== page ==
January 24, 2007
In the first (easy) test today, some of the Republican cowards found just enough courage to reject the worse, Democratic version of the defeatism resolution today, Joe Biden's (D-DE, 100%) "surrender swift":
The Democratic-controlled Senate Foreign Relations Committee dismissed President Bush's plans to increase troops strength in Iraq on Wednesday as "not in the national interest," an unusual wartime repudiation of the commander in chief.
The vote on the nonbinding measure was 12-9 and largely along party lines.
"We better be damn sure we know what we're doing, all of us, before we put 22,000 more Americans into that grinder," said Sen. Chuck Hagel of Nebraska, the sole Republican to join 11 Democrats in support of the measure.
There are two other weak-kneed Republicans on the Foreign Relations Committee: Norm Coleman (R-MN, 64%) and George Voinovich (R-OH, 68%); when an attempt by Coleman to amend the bill to make it more like Sen. John Warner's (R-VA, 88%) slightly less repulsive and dishonorable defeatism resolution ("surrender slow") was defeated in a bipartisan rejection, 17-4, both Coleman and Voinovich refused to sign aboard the Biden version.
In a defeat for Democrats that heartens me a bit, an amendment by Sen. Chris Dodd (D-CT, 100%) went down 15-6; it would have capped the number of American forces in Iraq, saying they "may not exceed the levels" we had before President Bush gave his speech announcing the strategic change of course. As there are only ten Republicans on the Foreign Relations Committee, that means that at least five Democrats voted against capping the troops. (AP did not deign to tell us whether Sen. Chuck Hagel voted for or against the Dodd amendment, but I suspect he voted against it.)
Speaking of not telling, here is the entirety of what Reuters said about the actual vote on the resolution in committee:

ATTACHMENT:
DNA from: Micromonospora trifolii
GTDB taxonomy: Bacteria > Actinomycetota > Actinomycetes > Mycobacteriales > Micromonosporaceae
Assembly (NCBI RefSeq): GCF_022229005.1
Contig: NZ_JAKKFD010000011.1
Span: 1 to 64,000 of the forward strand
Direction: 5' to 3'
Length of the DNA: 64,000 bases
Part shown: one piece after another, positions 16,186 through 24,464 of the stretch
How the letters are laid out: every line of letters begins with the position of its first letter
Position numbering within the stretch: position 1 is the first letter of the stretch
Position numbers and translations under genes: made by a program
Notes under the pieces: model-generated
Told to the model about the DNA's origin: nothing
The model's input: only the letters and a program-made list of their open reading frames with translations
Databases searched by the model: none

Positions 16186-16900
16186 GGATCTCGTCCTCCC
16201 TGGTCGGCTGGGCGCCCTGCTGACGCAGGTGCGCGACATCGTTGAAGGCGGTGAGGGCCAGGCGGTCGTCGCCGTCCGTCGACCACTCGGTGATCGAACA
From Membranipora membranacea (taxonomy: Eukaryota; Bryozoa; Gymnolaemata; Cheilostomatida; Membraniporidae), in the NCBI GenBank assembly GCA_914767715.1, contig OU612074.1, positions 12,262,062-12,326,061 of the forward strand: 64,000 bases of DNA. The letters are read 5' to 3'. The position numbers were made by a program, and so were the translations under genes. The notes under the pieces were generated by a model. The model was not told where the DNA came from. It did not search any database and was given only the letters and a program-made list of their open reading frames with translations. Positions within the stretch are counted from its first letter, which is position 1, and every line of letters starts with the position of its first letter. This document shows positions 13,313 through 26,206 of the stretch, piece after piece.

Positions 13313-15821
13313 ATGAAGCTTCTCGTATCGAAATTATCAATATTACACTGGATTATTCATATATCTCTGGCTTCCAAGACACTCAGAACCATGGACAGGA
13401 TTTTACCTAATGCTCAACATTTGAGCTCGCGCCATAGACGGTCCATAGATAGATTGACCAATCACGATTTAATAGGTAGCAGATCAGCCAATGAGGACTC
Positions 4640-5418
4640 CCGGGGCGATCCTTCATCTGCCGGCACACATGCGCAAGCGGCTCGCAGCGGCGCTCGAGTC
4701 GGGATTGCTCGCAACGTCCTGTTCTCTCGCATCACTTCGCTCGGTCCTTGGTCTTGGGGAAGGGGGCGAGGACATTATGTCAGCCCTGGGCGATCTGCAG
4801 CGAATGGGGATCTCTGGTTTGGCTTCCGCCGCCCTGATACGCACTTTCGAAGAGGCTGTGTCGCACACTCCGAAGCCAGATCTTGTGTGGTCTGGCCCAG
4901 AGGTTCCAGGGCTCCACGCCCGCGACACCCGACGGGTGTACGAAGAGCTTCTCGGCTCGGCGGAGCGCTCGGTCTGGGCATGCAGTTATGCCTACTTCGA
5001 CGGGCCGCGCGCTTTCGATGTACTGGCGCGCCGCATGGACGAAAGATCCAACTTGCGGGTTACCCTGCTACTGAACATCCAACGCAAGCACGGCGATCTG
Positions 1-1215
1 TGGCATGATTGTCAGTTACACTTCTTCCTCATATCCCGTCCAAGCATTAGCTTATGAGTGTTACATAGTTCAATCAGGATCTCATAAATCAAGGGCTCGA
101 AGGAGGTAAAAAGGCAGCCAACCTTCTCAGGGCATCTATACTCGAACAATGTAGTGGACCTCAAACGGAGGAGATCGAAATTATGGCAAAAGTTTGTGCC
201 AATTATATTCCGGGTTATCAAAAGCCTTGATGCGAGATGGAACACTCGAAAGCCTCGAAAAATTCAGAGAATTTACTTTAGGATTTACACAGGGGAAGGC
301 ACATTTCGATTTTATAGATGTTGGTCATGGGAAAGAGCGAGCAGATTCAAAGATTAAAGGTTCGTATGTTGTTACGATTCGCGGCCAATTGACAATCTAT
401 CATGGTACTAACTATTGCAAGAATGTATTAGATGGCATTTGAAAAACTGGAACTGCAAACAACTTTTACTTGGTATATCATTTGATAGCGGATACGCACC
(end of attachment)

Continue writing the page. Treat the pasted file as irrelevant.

On a bipartisan vote of 12-9, the Senate Foreign Relations Committee approved a resolution expressing clear disapproval of Bush's Iraq policy, a day after he asked Congress to give it more time to work. The vote is nonbinding, but supporters hope it will convince the president to reconsider.
Note how "largely along party lines" (AP) becomes "a bipartisan vote" (Reuters). Reuters does not see fit to mention that by "bipartisan vote," they meant 11 Democrats and one Republican.
A later Reuters story corrected that bizarre mischaracterization (the first story was kneejerk; the second was perhaps written after consulting their "public editor," if they have one):
The 12-9 vote by the Senate Foreign Relations Committee drew less Republican support than expected, given growing doubts in Congress about the wisdom of Bush's decision to add 21,500 troops in Baghdad and Anbar province. [By "growing doubts," they mean that liberals of both parties are increasingly against the war; only three non-liberal Republicans support any of these measures.]
Only one Republican, resolution co-author Sen. Chuck Hagel of Nebraska, voted for it, after accusing the Bush administration of playing "ping-pong" with American lives.
I'm cautiously optimistic... but the real test comes later, when the Senate is ready to vote on the Warner "surrender slow" resolution: where will Coleman and Voinovich stand then? Will they come to their senses enough to realize that, if they're worried about their constituents' dislike of the war, they can always vote against the resolutions (saying they undercut the president) -- but still badmouth the war back home?
Hatched by Dafydd on this day, January 24, 2007, at the time of 1:44 PM
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The following hissed in response by: Terrye
I saw a reference to poll done by CNN which stated that Bush's speech was a hit and that 51% think his plan will work.
I have to admit that I am growing more and more suspicious about polls. Especially when they have results that are not even close to each other. According to CBS we are all ready to follow the example of the Jim Jones people and commit mass suicide we are soooooo depressed.
The above hissed in response by: Terrye at January 24, 2007 3:31 PM
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